7. Amy Klobuchar: Klobuchar put her argument that she is one of the only candidates in the field who can win Democrats, independents and Republicans to the test this week, becoming only the second candidate to appear at a town hall on Fox News. (Sanders was the first.) It’s too soon to know if her gamble paid off, but her decision to appear on Fox sends a clear signal that the Minnesota senator is playing the long game in this race. (Previous ranking: 7)
6. Beto O’Rourke: The big story here is that the fall continues for the former US representative from Texas. He ranked second in our list back in December and has slowly declined. O’Rourke has seen competition in the young, outsider department from South Bend Mayor Pete Buttigieg. He polled in the low double-digits upon launch, but is closer to that 5% mark now. It seems that Democrats liked him when he was taking on Ted Cruz in 2018, while they’re more skeptical of him on the national stage. (Previous ranking: 5)
5. Elizabeth Warren: Slowly but surely, Warren continues to climb back up these rankings after she tumbled down them earlier this year. How? Well, Warren remains one of the leading liberals in the country – and has leaned into that image of late, taking to the Senate floor earlier this week to call for Trump’s impeachment. She’s trending upward, for sure. But can she convince voters she’s a better choice for liberals than, say, Sanders? (Previous ranking: 6)
4. Pete Buttigieg: The big question for the South Bend mayor is whether he’s hit a wall in support. Buttigieg basically came out of nowhere thanks to his CNN town hall performance two months ago. He went from polling at about 0% beforehand to above 5% in the polls by early April, but hasn’t really gotten much higher. If anything, polling indicates Buttigieg is slowly receding. The problem is he cannot seem to expand beyond his very liberal, wealthier and white base. Witness a recent rally he held in South Carolina aimed at securing black support. The crowd was overwhelmingly white. (Previous ranking: 4)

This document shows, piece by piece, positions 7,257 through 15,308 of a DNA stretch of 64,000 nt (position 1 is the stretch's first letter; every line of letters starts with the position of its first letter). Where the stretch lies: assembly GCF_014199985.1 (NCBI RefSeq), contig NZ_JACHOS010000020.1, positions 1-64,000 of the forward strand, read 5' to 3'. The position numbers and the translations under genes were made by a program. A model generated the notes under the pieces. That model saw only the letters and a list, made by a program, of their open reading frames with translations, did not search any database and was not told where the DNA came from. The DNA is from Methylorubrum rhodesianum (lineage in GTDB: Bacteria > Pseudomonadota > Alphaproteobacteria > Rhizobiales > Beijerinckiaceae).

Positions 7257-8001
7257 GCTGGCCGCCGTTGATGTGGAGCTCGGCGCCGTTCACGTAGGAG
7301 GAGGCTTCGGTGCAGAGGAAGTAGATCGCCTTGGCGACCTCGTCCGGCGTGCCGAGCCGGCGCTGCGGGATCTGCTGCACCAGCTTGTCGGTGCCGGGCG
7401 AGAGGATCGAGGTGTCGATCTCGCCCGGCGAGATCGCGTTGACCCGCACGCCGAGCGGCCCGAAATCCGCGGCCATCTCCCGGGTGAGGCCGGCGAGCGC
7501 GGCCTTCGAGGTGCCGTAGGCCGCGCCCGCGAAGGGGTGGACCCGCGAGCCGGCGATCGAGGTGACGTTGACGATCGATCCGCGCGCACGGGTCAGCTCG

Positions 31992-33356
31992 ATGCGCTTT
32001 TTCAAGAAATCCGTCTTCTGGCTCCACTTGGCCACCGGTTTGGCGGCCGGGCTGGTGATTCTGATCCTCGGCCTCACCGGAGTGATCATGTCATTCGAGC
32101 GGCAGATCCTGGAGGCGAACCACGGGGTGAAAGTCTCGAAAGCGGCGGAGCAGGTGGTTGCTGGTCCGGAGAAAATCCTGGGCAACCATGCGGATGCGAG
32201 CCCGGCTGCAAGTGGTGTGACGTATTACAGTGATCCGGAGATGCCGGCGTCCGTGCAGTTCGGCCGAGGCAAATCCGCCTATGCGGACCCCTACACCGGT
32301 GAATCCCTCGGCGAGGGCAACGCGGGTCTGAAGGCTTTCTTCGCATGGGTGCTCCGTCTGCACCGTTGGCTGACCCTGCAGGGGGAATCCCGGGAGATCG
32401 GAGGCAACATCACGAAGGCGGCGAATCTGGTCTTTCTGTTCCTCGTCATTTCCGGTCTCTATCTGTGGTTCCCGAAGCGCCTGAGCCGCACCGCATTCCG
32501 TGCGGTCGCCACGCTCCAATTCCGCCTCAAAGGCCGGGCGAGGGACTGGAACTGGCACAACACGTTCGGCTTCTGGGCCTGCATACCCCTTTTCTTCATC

3. Kamala Harris: There’s no question that the emergence of Biden as the race’s clear front-runner has made it more difficult for the likes of Harris – a clear contender for the nomination – to get significant attention. Of late, Harris has seized on the idea of electability – and its gendered and racial overtones – as a way to wage war on the political and media establishment. (Previous ranking: 3)
2. Bernie Sanders: The last few weeks have been rough on the junior senator from Vermont. His polling has slid back to at best 15%. In the latest Quinnipiac University poll, he fell to third place. Sanders has gone after Biden’s record in hopes making this a two-man race. He must hope that not only is Biden’s bounce in the polls temporary (and there is good reason to think it is), but that he will be the beneficiary if Biden comes back to the pack. Polling at 15% and having universal name recognition is not an amazing place to be. (Previous ranking: 1)
1. Joe Biden: The former vice president is, at the moment, in a tier of his own in this race. And it’s the top one. That’s a remarkable bounce back for Biden from a very unsteady run-up to the announcement of his campaign. With every passing day that Biden rolls out more support in early voting states or a poll emerges that has him well ahead of the field, his position strengthens. And with every passing day Biden doesn’t make any headline-grabbing gaffes, the better he looks, too. (Previous ranking: 2)